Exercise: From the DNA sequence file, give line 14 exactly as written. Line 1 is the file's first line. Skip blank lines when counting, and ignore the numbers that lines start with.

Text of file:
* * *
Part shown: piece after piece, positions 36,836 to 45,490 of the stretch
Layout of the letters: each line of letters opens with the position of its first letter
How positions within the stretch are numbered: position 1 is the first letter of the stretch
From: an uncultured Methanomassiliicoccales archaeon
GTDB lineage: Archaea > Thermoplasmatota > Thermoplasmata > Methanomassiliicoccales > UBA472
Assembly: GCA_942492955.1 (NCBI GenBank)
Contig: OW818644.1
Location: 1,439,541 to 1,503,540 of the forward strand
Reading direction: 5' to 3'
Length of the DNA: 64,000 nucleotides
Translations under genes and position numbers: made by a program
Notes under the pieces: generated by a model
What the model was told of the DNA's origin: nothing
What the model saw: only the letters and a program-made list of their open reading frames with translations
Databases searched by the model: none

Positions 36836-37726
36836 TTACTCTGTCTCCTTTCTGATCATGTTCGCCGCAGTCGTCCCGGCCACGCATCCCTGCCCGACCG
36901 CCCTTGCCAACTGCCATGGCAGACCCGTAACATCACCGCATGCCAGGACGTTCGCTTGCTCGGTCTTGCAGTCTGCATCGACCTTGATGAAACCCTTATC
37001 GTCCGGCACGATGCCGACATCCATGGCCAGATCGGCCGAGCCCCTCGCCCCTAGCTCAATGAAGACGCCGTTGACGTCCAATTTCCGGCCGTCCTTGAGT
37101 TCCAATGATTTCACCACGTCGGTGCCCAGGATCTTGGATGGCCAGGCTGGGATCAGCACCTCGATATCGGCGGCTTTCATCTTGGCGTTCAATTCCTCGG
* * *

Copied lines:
What the model saw: only the letters and a program-made list of their open reading frames with translations